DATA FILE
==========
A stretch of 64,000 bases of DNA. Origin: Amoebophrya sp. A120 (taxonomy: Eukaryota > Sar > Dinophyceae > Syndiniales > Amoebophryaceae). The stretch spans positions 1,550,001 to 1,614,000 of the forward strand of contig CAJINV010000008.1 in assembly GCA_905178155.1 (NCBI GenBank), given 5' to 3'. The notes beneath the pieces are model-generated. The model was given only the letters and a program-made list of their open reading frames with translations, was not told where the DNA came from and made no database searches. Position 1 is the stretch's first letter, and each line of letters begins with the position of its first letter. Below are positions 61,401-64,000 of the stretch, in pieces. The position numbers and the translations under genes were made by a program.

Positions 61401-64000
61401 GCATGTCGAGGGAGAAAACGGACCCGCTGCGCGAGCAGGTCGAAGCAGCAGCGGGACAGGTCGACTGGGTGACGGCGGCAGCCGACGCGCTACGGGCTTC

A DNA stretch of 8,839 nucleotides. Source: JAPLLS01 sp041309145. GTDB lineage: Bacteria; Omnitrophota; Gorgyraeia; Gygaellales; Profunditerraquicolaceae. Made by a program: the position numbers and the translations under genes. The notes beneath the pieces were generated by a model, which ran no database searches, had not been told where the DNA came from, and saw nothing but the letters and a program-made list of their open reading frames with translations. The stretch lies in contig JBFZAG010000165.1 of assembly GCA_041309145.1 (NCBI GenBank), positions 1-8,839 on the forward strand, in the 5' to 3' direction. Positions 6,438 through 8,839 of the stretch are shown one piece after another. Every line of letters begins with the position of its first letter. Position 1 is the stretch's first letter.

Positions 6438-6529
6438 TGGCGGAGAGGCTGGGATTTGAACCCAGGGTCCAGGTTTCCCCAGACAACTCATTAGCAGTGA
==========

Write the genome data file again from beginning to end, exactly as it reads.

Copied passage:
A stretch of 64,000 bases of DNA. Origin: Amoebophrya sp. A120 (taxonomy: Eukaryota > Sar > Dinophyceae > Syndiniales > Amoebophryaceae). The stretch spans positions 1,550,001 to 1,614,000 of the forward strand of contig CAJINV010000008.1 in assembly GCA_905178155.1 (NCBI GenBank), given 5' to 3'. The notes beneath the pieces are model-generated. The model was given only the letters and a program-made list of their open reading frames with translations, was not told where the DNA came from and made no database searches. Position 1 is the stretch's first letter, and each line of letters begins with the position of its first letter. Below are positions 61,401-64,000 of the stretch, in pieces. The position numbers and the translations under genes were made by a program.

Positions 61401-64000
61401 GCATGTCGAGGGAGAAAACGGACCCGCTGCGCGAGCAGGTCGAAGCAGCAGCGGGACAGGTCGACTGGGTGACGGCGGCAGCCGACGCGCTACGGGCTTC

A DNA stretch of 8,839 nucleotides. Source: JAPLLS01 sp041309145. GTDB lineage: Bacteria; Omnitrophota; Gorgyraeia; Gygaellales; Profunditerraquicolaceae. Made by a program: the position numbers and the translations under genes. The notes beneath the pieces were generated by a model, which ran no database searches, had not been told where the DNA came from, and saw nothing but the letters and a program-made list of their open reading frames with translations. The stretch lies in contig JBFZAG010000165.1 of assembly GCA_041309145.1 (NCBI GenBank), positions 1-8,839 on the forward strand, in the 5' to 3' direction. Positions 6,438 through 8,839 of the stretch are shown one piece after another. Every line of letters begins with the position of its first letter. Position 1 is the stretch's first letter.

Positions 6438-6529
6438 TGGCGGAGAGGCTGGGATTTGAACCCAGGGTCCAGGTTTCCCCAGACAACTCATTAGCAGTGA